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    ABSTRACT: Although guidelines recommend in-person counseling before BRCA1/BRCA2 gene testing, genetic counseling is increasingly offered by telephone. As genomic testing becomes more common, evaluating alternative delivery approaches becomes increasingly salient. We tested whether telephone delivery of BRCA1/2 genetic counseling was noninferior to in-person delivery. Participants (women age 21 to 85 years who did not have newly diagnosed or metastatic cancer and lived within a study site catchment area) were randomly assigned to usual care (UC; n = 334) or telephone counseling (TC; n = 335). UC participants received in-person pre- and post-test counseling; TC participants completed all counseling by telephone. Primary outcomes were knowledge, satisfaction, decision conflict, distress, and quality of life; secondary outcomes were equivalence of BRCA1/2 test uptake and costs of delivering TC versus UC. TC was noninferior to UC on all primary outcomes. At 2 weeks after pretest counseling, knowledge (d = 0.03; lower bound of 97.5% CI, -0.61), perceived stress (d = -0.12; upper bound of 97.5% CI, 0.21), and satisfaction (d = -0.16; lower bound of 97.5% CI, -0.70) had group differences and confidence intervals that did not cross their 1-point noninferiority limits. Decision conflict (d = 1.1; upper bound of 97.5% CI, 3.3) and cancer distress (d = -1.6; upper bound of 97.5% CI, 0.27) did not cross their 4-point noninferiority limit. Results were comparable at 3 months. TC was not equivalent to UC on BRCA1/2 test uptake (UC, 90.1%; TC, 84.2%). TC yielded cost savings of $114 per patient. Genetic counseling can be effectively and efficiently delivered via telephone to increase access and decrease costs.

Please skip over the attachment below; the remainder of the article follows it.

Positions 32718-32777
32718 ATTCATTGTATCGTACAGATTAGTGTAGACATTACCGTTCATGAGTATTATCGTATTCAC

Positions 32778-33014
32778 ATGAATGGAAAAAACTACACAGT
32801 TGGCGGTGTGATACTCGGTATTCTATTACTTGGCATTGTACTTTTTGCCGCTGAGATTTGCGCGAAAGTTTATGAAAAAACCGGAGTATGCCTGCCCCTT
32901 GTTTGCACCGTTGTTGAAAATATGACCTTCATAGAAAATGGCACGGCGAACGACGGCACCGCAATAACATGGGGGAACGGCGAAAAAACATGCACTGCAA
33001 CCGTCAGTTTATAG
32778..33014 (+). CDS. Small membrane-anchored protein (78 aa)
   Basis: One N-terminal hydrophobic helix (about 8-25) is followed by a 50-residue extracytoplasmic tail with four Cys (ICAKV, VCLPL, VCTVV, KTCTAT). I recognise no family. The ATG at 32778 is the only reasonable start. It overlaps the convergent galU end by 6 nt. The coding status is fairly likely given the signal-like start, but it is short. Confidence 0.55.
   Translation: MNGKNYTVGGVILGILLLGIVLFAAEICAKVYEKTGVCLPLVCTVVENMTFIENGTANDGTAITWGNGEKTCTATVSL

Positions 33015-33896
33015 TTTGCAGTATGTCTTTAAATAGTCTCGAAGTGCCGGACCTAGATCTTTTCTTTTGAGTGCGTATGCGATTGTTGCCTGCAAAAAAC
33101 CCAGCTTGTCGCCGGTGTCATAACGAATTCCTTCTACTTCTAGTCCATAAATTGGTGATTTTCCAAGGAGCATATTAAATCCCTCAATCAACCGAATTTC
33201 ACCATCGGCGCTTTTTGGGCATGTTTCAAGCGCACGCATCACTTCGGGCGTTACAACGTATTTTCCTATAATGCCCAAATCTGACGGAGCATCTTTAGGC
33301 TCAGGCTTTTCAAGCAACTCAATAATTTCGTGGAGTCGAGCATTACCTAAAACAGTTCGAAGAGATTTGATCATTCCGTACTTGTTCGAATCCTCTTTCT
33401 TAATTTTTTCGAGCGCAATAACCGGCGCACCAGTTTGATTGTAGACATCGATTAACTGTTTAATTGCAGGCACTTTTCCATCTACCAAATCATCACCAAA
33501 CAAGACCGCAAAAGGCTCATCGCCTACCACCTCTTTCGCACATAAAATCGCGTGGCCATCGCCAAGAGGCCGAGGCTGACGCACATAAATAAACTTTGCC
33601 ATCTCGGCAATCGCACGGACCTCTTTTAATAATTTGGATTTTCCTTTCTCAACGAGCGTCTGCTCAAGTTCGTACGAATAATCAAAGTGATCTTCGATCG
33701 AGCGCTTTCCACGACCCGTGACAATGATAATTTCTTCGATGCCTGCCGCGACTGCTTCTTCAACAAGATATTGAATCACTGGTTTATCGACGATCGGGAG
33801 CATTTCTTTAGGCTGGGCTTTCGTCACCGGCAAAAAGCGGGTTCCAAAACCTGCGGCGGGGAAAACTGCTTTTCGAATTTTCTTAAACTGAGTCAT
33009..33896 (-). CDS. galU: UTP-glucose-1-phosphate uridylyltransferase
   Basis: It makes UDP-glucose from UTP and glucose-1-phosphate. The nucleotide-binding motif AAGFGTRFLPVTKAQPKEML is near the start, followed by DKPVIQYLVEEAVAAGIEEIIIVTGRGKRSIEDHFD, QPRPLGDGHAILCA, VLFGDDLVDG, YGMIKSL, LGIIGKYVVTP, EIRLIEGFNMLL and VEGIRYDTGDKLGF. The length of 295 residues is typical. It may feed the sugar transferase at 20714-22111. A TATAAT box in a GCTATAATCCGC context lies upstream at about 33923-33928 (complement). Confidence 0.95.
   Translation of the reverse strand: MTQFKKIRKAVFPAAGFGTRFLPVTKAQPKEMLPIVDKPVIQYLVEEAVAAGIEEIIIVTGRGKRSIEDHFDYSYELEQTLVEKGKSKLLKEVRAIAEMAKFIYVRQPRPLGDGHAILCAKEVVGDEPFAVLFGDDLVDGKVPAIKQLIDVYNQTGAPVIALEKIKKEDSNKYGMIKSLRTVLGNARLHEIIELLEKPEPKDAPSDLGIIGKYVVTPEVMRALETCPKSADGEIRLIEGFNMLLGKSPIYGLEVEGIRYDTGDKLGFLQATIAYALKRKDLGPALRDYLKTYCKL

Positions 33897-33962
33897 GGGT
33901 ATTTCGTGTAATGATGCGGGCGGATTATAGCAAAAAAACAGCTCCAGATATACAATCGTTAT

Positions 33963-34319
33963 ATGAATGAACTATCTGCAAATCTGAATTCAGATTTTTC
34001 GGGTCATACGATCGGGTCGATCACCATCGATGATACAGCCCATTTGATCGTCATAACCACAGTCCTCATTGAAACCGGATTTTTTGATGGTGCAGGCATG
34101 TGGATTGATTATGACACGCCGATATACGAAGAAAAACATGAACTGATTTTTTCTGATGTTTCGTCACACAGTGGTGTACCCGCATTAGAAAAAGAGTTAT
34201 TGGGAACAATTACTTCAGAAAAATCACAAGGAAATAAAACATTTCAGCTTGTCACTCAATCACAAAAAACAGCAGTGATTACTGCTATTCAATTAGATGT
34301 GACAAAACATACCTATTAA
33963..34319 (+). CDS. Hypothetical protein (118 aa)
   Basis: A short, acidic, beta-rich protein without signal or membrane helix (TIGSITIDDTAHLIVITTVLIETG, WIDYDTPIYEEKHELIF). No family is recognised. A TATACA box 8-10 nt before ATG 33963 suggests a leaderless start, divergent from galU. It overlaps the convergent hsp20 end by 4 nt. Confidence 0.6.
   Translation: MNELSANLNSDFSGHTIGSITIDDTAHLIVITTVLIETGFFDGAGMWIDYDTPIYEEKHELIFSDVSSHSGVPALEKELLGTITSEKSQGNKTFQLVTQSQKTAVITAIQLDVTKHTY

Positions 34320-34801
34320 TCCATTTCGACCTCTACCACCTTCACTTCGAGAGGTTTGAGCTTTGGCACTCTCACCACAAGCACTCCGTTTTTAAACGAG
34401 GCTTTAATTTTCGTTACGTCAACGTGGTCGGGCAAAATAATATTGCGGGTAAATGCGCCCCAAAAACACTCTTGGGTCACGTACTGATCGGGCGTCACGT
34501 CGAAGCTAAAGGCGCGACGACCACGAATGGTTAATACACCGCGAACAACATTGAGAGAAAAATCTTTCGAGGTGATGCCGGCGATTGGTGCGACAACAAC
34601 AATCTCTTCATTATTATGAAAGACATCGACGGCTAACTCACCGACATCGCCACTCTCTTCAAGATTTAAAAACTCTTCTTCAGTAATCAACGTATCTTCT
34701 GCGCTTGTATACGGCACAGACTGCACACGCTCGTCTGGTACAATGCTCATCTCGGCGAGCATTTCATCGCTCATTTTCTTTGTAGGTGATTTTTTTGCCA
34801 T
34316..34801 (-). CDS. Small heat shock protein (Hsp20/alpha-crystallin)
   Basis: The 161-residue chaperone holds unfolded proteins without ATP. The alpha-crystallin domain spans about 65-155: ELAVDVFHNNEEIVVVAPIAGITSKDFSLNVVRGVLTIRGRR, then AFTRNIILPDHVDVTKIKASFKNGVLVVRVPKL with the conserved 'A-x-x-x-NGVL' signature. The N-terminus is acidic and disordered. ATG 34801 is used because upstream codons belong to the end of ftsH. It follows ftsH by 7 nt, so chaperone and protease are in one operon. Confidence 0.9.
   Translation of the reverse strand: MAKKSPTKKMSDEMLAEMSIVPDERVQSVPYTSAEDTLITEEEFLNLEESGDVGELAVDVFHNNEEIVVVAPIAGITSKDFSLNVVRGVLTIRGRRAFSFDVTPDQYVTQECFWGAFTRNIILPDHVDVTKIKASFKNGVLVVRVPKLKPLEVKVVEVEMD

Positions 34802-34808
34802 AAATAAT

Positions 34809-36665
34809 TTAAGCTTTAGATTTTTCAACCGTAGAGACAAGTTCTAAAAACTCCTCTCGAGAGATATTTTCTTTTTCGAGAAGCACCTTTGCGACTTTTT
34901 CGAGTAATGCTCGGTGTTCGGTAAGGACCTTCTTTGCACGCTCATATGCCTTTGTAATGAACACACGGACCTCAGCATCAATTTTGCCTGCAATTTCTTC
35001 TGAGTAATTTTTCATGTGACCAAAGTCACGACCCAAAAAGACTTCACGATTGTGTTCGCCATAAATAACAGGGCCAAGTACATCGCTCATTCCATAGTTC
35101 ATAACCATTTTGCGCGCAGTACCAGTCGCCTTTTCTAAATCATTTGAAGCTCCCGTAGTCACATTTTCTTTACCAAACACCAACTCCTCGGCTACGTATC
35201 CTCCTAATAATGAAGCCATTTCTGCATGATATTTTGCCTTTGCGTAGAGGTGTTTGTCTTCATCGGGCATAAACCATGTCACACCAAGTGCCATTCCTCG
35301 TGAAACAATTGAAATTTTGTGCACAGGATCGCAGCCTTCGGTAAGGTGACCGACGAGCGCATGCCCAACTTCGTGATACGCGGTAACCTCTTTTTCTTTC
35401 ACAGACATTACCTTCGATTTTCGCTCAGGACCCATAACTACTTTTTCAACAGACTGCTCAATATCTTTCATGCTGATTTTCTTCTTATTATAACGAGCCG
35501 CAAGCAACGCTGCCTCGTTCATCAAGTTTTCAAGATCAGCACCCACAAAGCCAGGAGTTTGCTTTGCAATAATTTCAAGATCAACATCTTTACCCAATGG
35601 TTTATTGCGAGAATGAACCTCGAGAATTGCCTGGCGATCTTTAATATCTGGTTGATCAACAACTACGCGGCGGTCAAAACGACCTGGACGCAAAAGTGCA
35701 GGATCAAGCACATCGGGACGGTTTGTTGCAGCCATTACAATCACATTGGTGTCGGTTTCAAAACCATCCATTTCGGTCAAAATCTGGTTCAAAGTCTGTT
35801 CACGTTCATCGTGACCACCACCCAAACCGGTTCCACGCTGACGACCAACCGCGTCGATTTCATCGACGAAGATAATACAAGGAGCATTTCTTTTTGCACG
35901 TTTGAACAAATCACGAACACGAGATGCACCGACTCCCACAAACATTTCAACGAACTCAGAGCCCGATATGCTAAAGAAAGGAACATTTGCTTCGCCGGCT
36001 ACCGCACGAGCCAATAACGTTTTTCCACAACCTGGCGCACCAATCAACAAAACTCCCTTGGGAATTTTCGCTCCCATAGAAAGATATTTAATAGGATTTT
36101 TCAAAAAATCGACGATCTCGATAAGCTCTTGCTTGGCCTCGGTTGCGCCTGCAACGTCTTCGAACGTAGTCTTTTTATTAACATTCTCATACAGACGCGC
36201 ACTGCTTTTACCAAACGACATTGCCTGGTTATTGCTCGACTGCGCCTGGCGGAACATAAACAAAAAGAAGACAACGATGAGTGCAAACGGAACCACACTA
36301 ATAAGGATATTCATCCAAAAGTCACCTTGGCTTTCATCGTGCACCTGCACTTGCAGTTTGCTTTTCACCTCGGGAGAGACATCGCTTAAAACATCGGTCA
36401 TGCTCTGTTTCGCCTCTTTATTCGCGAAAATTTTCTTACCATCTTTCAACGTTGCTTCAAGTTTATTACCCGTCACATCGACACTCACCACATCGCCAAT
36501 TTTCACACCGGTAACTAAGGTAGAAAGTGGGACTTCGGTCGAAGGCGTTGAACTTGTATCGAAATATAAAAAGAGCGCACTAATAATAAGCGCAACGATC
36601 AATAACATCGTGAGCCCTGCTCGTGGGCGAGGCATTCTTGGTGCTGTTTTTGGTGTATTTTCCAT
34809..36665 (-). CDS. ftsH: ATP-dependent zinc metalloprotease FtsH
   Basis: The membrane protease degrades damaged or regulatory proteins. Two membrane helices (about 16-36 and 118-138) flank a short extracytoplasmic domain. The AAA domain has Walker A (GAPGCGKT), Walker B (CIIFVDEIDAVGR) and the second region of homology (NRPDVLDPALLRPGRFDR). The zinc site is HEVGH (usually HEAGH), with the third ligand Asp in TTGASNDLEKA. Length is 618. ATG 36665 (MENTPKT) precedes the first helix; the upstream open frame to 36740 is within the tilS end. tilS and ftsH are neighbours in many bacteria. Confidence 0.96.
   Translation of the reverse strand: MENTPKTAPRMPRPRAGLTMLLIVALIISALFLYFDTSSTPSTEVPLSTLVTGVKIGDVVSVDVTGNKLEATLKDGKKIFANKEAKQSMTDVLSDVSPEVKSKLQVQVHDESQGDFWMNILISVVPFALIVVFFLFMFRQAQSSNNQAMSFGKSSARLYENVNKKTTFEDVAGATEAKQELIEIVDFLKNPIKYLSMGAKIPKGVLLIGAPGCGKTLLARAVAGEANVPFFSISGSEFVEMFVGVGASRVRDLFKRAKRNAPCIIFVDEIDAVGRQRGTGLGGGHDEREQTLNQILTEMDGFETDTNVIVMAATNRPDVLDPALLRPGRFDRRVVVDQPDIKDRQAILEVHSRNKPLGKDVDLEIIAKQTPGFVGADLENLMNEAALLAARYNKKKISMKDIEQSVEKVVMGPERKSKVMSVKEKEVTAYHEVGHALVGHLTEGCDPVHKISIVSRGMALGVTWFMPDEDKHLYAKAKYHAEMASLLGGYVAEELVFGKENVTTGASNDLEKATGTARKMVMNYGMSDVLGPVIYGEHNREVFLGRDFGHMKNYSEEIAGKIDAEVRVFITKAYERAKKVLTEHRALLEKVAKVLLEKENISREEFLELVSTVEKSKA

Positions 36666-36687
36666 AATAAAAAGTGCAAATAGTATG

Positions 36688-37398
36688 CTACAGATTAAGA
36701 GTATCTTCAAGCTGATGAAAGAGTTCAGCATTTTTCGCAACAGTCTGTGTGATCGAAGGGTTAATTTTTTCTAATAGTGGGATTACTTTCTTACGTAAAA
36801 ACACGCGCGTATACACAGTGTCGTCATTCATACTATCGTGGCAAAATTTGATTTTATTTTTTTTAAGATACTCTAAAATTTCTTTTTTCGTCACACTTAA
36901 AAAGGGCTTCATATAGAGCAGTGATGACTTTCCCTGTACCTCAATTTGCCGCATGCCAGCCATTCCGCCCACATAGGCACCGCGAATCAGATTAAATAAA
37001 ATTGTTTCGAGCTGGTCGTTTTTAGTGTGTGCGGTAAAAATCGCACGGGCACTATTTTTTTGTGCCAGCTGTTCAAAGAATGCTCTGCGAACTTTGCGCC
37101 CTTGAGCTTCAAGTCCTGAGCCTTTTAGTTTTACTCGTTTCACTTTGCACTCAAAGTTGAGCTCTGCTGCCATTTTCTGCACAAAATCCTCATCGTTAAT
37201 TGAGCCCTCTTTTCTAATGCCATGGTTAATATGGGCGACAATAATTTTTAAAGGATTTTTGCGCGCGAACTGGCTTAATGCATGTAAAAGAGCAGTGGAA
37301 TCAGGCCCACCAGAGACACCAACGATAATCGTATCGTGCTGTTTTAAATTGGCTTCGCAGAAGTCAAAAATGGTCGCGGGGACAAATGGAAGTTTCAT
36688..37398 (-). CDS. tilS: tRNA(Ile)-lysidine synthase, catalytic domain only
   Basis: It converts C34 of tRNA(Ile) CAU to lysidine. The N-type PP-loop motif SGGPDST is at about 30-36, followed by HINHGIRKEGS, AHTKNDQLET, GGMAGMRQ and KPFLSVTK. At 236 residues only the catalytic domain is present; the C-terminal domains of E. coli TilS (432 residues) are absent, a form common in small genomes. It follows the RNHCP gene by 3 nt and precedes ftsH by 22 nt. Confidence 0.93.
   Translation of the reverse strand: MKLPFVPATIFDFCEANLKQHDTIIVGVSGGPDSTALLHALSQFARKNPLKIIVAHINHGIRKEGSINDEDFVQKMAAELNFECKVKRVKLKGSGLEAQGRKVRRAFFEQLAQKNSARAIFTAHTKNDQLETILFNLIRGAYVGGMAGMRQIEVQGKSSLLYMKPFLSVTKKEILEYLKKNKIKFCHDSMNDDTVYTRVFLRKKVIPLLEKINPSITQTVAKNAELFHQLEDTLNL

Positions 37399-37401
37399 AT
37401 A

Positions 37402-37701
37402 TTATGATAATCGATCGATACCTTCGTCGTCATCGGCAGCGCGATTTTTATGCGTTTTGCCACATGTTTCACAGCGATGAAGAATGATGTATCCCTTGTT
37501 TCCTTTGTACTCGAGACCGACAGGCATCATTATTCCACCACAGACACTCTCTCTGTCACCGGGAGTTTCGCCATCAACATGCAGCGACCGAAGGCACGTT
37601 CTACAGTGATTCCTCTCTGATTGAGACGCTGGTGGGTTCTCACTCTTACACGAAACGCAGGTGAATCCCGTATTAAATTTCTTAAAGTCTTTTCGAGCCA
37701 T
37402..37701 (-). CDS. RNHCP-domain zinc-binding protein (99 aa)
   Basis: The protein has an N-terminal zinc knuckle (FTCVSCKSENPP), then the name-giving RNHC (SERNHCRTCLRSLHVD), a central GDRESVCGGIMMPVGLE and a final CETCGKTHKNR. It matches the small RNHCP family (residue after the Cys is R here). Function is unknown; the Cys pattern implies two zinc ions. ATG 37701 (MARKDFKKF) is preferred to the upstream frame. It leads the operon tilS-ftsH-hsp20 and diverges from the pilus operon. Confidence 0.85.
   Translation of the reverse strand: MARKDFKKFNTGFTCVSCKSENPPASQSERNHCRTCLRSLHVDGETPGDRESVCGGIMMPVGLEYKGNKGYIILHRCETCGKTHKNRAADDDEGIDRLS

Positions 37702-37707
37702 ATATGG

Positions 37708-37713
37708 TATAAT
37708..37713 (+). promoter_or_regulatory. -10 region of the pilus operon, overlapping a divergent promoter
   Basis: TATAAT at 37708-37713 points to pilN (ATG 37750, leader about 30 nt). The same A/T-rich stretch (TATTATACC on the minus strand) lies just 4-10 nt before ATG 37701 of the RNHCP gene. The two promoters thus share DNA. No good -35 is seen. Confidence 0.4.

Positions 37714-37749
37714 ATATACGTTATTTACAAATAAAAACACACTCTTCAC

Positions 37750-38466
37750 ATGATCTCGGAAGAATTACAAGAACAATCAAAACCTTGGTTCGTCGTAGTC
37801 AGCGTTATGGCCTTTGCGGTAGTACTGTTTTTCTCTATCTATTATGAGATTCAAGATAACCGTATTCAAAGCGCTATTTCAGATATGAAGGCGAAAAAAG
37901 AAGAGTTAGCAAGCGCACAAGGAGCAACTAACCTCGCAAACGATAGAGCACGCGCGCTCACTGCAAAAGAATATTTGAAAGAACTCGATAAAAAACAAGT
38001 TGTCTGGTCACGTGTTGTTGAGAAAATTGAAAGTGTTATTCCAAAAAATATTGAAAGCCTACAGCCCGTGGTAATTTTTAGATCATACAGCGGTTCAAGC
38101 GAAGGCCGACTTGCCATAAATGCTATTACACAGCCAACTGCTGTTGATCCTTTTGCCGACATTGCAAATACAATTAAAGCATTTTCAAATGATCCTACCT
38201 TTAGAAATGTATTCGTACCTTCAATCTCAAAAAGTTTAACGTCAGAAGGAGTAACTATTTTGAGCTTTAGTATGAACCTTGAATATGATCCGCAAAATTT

Journal of Clinical Oncology 01/2014; 32(7). DOI:10.1200/JCO.2013.51.3226 · 18.43 Impact Factor